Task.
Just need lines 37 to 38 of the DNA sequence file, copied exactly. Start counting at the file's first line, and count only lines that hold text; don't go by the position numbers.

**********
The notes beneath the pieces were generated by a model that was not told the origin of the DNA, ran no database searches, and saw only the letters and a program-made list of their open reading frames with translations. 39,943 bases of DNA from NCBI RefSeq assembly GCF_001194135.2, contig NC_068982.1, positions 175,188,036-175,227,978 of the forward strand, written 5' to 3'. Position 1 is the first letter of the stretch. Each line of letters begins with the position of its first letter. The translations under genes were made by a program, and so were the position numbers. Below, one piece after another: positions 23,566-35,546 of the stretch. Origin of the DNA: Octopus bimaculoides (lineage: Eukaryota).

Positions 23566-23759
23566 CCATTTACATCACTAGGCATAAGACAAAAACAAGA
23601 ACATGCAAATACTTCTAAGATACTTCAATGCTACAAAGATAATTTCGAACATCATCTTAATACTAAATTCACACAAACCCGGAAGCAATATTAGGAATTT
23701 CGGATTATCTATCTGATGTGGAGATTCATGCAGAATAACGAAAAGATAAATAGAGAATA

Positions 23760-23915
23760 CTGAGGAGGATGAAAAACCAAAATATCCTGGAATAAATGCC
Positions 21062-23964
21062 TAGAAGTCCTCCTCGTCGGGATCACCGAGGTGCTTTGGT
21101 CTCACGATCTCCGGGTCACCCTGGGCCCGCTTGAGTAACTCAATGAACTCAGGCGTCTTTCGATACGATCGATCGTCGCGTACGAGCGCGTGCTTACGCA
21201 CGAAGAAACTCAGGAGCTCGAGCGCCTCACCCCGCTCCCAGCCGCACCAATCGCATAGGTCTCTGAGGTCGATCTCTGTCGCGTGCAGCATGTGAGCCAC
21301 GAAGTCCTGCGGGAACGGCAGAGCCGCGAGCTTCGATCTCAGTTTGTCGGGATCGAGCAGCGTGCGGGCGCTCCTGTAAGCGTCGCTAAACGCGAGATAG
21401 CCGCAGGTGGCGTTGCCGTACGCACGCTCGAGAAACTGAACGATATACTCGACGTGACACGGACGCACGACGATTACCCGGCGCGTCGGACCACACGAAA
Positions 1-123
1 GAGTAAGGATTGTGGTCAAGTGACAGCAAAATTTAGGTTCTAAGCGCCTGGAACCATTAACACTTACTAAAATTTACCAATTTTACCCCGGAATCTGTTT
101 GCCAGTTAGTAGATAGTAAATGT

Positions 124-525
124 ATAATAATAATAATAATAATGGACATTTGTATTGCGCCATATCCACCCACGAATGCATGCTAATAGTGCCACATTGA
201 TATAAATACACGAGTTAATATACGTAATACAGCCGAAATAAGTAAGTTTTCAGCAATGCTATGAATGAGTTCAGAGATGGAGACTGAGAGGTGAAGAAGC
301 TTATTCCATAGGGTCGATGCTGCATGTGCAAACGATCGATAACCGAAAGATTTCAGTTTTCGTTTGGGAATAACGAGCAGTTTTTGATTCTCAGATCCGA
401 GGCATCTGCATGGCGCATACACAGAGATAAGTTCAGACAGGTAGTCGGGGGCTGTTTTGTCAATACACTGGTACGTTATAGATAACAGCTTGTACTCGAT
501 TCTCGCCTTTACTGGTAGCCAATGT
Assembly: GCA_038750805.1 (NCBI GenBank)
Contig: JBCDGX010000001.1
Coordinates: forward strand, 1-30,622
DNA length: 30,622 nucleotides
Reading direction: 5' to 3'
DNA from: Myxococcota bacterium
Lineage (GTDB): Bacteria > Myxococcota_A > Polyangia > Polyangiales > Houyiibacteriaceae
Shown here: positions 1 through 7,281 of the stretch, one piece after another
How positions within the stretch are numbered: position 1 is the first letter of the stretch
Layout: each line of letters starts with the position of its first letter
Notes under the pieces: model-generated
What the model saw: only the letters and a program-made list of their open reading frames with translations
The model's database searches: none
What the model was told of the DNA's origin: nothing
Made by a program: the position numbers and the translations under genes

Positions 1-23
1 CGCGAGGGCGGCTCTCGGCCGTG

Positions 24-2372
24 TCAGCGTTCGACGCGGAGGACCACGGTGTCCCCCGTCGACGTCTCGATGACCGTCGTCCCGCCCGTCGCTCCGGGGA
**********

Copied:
Made by a program: the position numbers and the translations under genes

Positions 1-23